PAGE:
Enthusiastic turnout has Mac crew steadily rowing along

By Daniel Kerwin

Watching teams of boats gliding along the Mississippi River is one of the most pristine sights to be had in the Twin Cities. At this past weekend’s North Star Challenge the Macalester Crew team got the opposite side of the story, with the rowers testing their physical limits in order to push their boats upstream in as quick a time as possible. From their point of view the situation can sometimes feel more like being on the high seas.To outsiders, crew might seem like a peculiar endeavor, but that didn’t stop a large number of Macalester students trying it out for the first time this semester. This season the crew team consisted of 17 varsity rowers and a whopping 18 novices stuck with it throughout the season.

“Usually we lose quite a few of our novice recruits at this point by attrition, but we’ve had a lot who’ve stuck around,” Emir Berganovic ’09 said. “They’re a great group; they’re very athletic and very enthusiastic.”

This level of participation is a sharp contrast to what seniors such as Berganovic encountered when they were freshmen.

“When we started as freshmen they moved us up to varsity after only two weeks,” Berganovic said.

Although the sport may seem simple, with the rowers rowing and the coxswains steering and directing the rowers, the veterans can attest that it’s not as simple as it looks.

“There was an issue our freshman year, we got blown off course and the University of Iowa got blown even more off course and ran into us,” Bobby Painter ’09 said. “But they got penalized, not us.”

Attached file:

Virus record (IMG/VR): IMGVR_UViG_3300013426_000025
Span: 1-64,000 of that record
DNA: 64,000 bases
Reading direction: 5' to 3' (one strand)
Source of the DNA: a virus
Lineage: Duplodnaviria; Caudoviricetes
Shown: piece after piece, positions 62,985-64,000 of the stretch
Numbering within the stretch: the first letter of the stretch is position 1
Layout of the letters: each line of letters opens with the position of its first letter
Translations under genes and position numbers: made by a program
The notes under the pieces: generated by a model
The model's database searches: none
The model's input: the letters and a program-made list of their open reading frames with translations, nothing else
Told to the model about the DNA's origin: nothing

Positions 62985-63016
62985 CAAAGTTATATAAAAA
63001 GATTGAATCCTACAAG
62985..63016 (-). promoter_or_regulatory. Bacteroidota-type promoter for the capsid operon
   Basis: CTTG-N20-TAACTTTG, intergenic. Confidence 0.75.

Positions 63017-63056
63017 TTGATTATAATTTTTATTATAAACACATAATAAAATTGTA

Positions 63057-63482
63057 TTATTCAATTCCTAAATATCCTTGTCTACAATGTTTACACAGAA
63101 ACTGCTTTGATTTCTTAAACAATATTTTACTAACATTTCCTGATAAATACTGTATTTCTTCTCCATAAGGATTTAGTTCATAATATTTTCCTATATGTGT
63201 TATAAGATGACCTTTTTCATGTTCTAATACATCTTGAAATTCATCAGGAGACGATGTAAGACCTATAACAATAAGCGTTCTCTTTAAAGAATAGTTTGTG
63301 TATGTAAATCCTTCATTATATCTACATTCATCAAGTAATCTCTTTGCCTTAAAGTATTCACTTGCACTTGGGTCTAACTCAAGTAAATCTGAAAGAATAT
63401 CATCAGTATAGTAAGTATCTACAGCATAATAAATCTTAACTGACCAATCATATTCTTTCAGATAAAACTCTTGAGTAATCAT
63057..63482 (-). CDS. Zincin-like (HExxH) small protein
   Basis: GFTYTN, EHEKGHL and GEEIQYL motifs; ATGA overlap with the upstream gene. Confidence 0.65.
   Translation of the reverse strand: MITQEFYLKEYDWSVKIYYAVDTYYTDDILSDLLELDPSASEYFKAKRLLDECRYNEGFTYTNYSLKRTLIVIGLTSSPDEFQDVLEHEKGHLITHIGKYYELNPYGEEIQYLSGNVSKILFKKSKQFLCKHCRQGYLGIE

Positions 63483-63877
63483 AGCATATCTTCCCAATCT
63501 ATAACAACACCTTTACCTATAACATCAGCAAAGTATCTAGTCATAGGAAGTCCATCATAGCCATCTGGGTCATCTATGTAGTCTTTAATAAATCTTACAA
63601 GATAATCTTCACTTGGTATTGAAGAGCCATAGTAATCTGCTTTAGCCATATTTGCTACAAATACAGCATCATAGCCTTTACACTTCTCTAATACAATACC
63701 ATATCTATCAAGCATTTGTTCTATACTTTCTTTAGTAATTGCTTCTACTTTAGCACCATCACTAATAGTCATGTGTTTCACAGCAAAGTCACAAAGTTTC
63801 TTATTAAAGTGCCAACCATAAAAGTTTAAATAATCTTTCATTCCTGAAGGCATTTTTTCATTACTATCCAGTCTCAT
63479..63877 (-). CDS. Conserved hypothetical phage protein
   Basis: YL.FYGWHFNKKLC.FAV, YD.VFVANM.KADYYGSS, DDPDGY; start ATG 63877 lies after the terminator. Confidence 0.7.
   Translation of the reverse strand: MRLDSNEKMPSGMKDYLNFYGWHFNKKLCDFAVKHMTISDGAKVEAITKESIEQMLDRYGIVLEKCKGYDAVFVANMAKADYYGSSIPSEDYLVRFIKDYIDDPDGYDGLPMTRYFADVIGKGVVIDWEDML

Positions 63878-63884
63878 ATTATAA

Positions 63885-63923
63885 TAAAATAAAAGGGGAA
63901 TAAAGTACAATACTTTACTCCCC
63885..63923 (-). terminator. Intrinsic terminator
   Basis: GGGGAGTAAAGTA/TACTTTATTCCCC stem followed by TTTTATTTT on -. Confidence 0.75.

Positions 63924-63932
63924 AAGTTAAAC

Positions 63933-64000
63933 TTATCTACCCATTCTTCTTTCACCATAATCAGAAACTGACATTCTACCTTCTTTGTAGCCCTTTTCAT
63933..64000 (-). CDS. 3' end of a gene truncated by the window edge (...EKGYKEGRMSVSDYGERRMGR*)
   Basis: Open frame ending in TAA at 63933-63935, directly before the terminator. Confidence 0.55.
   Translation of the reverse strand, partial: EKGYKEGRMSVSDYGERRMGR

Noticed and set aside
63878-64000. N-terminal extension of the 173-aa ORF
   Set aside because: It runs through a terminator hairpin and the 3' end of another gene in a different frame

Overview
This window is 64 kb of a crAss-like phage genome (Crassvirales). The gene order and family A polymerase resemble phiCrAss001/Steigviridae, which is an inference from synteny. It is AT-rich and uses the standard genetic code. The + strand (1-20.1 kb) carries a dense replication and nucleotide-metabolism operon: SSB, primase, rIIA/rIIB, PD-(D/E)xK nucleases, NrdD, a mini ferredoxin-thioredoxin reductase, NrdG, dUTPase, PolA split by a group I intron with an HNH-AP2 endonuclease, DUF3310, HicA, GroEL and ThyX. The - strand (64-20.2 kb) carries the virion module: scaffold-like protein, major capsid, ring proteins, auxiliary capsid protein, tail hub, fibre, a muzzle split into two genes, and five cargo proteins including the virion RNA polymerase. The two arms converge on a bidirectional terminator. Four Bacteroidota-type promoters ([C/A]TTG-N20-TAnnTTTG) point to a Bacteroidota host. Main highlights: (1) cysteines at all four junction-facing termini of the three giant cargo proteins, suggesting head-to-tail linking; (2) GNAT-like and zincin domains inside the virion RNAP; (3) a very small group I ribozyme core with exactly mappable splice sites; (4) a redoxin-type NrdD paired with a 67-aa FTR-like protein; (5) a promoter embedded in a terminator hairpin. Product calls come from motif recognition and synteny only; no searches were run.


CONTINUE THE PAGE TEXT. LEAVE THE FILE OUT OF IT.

“It’s definitely more mentally intensive than you think,” Emily Heckel ’10 said. “You have to pay attention to what everyone else is doing.”

Besides the obvious need to become oriented to life on the water, the new rowers have had to learn some of the quirkier aspects of crew, such as the nix on wearing black socks while rowing, or the advantages and disadvantages of wearing tight neon pants, or the apparent benefits of “the drank,” a Lance Armstrong sponsored sports drink of which Painter says “I don’t know if it actually does something, but we pretend it does.”

Now at the end of their first season, the new recruits seem to have caught on.

“We’ve progressed from knowing nothing to doing pretty well,” Jackie Hoong ’12 said.

“It’s a cool feeling to all be coming together at the same time,” Tema Johnson ’11 added.

Not only did the novice team come together, they were also a competitive force in their races. For example, in the North Star Challenge the novice women’s eight placed 2nd out of 5 boats in their race. Macalester also had second place finishes for the women’s varsity four and the varsity mixed eight.

Looking back to the beginning of the season, it wasn’t clear that the team would even have coaches, let alone an army of novice rowers. In the end Associate Athletic Director Vanessa Seljeskog and former head coach Jerritt Johnston were able to utilize contacts at the Minneapolis Rowing Club and recruit a head coach, Janet LaMere, and two novice coaches, Sue Michals and Ann Schley.

“It’s not unusual for alums to come back and coach the novices, we’ve had that in the past, but it’s not as professional as what we have this year,” Berganovic said.

Besides taking part in two races in the Twin Cities along the Mississippi this season, the team also raced in Des Moines, Iowa, and in Rockford, Ill., the biggest race in the Midwest during the fall. In the spring there is talk of going on a spring break trip and also trying to go to the Dad Vail Regatta in Philadelphia.

Of course operative word in these plans is ‘spring.’ Rowing doesn’t work too well on a river covered in ice.